Liberty’s first major broadcast opportunity will come in their home market, the USA, where the current broadcast contract has one year to run. Let’s see if they take of advantage of the positive hype around their take-over; securing slightly higher fee on a long-term deal, or opt for a short-term agreement; which would give them time to initiate a US growth strategy, and may increase the fee in two-three years by a multiple of the current agreement.
Carey also believes that “there are multiple dimensions to developing the digital opportunities in Formula 1”. He continues: “There is no question the digital platforms are essentially becoming a part of the larger video market place. It’s creating new competition for these rights, new opportunities to exploit these rights in different ways, to take advantage of what each of the platforms has to offer”.
I want to be clear that the established markets that have been the home and foundation of Formula 1, Europe in particular, are of critical importance.
There are two schools of thought here. One is to develop rights packages for the likes of Netflix, Amazon Prime, Apple and Google/YouTube. The second is to build a direct-to-consumer subscription-based online content platform – F1TV. “We believe a global content business, with portable content that can be shared across so many countries and venues, has enormous appeal”, said Maffei.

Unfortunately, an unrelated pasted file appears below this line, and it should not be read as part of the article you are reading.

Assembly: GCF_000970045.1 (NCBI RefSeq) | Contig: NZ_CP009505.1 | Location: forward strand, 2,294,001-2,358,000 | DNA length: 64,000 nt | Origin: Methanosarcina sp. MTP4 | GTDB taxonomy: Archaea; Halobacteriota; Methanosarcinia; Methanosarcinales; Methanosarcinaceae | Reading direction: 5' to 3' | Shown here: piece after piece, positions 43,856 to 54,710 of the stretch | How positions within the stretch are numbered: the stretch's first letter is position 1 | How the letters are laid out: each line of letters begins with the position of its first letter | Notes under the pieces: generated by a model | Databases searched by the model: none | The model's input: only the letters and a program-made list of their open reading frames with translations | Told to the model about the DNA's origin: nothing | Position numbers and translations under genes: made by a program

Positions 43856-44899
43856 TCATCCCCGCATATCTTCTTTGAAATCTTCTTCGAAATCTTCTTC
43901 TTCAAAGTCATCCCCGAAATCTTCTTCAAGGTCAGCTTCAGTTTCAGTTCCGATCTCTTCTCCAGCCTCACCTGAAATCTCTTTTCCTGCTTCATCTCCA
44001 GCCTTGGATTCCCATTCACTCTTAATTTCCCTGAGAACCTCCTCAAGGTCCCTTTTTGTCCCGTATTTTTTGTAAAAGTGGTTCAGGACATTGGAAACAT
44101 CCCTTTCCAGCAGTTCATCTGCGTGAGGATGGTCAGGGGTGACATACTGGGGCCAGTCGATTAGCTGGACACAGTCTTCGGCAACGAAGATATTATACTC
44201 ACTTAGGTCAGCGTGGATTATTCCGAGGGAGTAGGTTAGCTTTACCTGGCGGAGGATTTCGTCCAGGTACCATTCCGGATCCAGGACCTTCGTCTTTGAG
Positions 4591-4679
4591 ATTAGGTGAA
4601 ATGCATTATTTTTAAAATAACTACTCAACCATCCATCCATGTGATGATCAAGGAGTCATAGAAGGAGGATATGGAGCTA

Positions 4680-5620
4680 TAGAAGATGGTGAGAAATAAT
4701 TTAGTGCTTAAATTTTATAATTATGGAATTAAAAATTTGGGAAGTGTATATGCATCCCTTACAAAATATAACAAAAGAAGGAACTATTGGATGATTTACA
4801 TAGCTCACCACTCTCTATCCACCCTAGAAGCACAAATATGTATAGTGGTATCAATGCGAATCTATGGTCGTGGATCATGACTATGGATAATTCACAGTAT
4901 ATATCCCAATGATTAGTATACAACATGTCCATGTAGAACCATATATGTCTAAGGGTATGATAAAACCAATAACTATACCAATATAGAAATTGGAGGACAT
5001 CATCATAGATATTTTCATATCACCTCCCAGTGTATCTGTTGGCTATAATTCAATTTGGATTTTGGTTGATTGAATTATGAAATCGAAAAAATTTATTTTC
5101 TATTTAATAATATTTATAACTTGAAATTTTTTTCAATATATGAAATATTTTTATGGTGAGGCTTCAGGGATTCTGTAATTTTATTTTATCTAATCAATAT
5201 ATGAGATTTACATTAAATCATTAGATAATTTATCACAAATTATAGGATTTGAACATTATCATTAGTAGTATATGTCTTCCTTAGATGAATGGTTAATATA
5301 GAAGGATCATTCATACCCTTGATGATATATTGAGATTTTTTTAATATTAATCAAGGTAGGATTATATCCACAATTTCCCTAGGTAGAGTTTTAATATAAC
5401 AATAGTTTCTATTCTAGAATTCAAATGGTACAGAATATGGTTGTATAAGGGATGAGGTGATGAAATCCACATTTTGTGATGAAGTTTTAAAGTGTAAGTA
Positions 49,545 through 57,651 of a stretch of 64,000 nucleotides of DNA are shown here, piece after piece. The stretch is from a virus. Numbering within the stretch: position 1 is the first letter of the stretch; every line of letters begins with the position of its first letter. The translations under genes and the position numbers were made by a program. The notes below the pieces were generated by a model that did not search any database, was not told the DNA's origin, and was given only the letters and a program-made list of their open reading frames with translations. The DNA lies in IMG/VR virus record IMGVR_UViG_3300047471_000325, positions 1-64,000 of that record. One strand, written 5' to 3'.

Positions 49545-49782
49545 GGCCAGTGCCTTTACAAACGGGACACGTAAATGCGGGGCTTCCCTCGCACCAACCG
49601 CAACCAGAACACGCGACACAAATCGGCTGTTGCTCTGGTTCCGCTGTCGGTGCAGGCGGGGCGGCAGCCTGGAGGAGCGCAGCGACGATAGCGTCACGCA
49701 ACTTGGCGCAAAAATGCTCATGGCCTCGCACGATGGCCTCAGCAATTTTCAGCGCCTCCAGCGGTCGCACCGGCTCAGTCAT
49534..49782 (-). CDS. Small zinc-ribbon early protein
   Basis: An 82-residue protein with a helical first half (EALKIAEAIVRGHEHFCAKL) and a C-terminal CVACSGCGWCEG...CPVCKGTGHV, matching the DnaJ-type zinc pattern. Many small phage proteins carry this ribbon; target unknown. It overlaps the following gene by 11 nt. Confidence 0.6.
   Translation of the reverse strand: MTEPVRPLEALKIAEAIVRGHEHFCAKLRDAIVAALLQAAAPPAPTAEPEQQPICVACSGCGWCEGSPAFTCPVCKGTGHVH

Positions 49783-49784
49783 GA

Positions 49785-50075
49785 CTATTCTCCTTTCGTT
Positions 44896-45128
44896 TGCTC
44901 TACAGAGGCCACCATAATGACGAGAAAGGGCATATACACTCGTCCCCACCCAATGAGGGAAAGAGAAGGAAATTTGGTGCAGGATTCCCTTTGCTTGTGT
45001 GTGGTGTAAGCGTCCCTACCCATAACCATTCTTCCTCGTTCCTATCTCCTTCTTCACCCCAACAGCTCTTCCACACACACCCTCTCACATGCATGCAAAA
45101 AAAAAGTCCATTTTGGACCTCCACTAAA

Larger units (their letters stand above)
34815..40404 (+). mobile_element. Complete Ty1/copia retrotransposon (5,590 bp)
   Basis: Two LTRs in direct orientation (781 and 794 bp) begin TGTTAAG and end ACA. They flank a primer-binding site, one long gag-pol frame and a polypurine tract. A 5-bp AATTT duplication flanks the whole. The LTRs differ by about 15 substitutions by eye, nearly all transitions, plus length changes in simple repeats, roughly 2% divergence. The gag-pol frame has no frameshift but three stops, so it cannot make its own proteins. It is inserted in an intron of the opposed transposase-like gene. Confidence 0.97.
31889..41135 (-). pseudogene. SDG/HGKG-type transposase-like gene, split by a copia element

Other fast moving sports have done this with great effect. UFC’s (Ultimate Fighting Championship) FightPass – where UFC create and curate video content from behind the scenes of the sport – is a tremendous example. FightPass was a key factor in WME-IMG’s acquisition of the sport for $4bn recently. The platform has around half a million subscribers paying $9.99 per month. Of course, opportunities exist to further commercialise the platform beyond subscription fees – for instance the IOC’s new Olympic Channel expects to generate upwards of €133m over the next six years from incremental sponsorship and broadcast rights. Within a few years Formula 1 might generate in the region $100m per annum from an F1TV platform.
What content would be on F1TV? Well, not necessarily the races – this eats into the current broadcast deals. F1TV should focus more on off-the-track content, in telling the stories around Formula 1, the drivers, the teams, and the technology.
F1TV could also be a hub for other new technologies like virtual reality. From the radio, to television, to smartphones. Virtual reality is seen as the next big step change in media consumption technology. Carey believes Formula 1 “is so ideally suited to any of these new technologies”.
Delivering truly great virtual reality experiences requires access, proximity and an exciting story. As the owner, with unrivalled access to one of the most visually exciting global sports, Liberty Media are now ideally placed to deliver some the world’s best sports broadcast experiences.